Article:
Italy's richest man, Michele Ferrero who headed up a chocolate empire of Nutella, Ferrero Rocher, Kinder eggs and Tic Tac sweets, passed away on Saturday.
Ferror died at his Monaco home after a long illness according to his privately-owned company. His personal wealth has been estimated at up to $26bn (£16.88bn), surpassing Silvio Berlusconi in March 2008.
The billionaire's father was a pastry maker who created the first incarnation of Nutella in 1946 called Giandujot, which was a combination of cocoa and large amounts of hazelnuts. Ferrero now buys up 25% of the world's production of hazelnuts.
Ferrero's son Giovanni said: "My grandfather lived to find this formula. He was completely obsessed by it," he told the BBC.
"He woke up my grandmother at midnight – she was sleeping – and he made her taste it with spoons, asking, 'How was it?' and 'What do you think?'"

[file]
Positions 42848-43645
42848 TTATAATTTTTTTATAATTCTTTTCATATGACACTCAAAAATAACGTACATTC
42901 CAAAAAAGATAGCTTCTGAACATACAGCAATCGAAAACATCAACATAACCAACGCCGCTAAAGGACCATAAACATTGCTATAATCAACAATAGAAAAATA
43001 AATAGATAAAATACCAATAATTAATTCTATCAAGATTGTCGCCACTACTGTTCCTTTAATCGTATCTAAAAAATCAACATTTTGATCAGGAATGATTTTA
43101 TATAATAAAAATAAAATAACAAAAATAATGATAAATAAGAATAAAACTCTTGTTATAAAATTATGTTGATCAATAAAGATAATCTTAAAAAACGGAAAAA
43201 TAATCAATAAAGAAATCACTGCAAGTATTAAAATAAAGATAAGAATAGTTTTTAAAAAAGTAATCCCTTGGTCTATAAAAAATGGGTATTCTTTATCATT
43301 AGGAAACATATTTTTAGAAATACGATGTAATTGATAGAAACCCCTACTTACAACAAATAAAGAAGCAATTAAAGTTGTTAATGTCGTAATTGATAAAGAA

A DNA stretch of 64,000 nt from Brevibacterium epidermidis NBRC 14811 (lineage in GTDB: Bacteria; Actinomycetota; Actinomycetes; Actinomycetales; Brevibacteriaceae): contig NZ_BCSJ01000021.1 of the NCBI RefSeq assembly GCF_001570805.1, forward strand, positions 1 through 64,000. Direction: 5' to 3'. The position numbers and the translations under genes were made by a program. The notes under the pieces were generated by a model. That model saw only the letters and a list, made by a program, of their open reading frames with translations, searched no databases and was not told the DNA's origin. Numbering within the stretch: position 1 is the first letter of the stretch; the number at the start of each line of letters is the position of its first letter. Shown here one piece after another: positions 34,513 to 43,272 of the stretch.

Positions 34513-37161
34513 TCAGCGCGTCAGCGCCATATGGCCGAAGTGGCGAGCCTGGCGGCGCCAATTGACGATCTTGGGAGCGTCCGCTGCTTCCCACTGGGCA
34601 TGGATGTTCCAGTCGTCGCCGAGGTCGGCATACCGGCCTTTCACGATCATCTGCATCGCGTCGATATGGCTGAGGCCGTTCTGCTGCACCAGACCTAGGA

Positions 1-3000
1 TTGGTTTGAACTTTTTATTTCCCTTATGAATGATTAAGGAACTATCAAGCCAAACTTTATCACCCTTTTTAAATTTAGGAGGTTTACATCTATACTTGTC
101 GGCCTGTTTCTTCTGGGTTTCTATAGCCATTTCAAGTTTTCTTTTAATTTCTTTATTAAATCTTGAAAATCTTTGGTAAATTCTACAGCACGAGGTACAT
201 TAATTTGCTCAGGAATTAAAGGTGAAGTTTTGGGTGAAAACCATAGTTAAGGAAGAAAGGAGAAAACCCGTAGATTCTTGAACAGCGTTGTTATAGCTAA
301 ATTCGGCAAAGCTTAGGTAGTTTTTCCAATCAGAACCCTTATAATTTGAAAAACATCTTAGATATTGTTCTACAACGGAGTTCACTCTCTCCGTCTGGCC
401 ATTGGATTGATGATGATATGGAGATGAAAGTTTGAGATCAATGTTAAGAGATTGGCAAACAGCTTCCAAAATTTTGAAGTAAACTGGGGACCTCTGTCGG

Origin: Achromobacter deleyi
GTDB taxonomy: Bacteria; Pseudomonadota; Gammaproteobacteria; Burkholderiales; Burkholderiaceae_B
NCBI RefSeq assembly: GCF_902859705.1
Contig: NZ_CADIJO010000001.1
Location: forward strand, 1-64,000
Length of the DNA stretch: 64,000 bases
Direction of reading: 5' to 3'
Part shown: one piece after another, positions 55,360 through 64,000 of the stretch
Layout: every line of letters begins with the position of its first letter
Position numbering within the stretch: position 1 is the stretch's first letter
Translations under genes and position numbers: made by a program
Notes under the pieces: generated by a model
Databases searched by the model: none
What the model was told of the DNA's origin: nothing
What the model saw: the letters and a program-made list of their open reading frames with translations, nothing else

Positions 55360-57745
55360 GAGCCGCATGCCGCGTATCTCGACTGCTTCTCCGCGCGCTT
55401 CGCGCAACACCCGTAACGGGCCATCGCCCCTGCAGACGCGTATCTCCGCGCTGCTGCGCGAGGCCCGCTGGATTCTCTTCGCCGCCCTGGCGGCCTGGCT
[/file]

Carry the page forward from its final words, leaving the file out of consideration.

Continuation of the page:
"The recipe for Nutella is not a secret like Coca-Cola," marketing manager Laurent Cremona said in a Guardian interview. "Everyone can find out the ingredients. We simply know how to combine them better than other people."
Michele Ferrero then turned the paste into Nutella, the first pot produced in 1964. There are now 11 factories worldwide and it is sold in 160 countries. Sales per year total more than €8bn.
Forbes magazine hailed Ferrero as "the richest candyman on the planet", and placed him and his family in 30th place on their list of the world's wealthiest people, with wealth of $23.4bn (£14.9bn).
The popularity of the hazelnut spread was such that a French couple decided to name their child Nutella. However, a French court stopped the parents from naming her after a household brand name, ruling that it would make her the target of derision.
The judge ordered that the child be called Ella instead.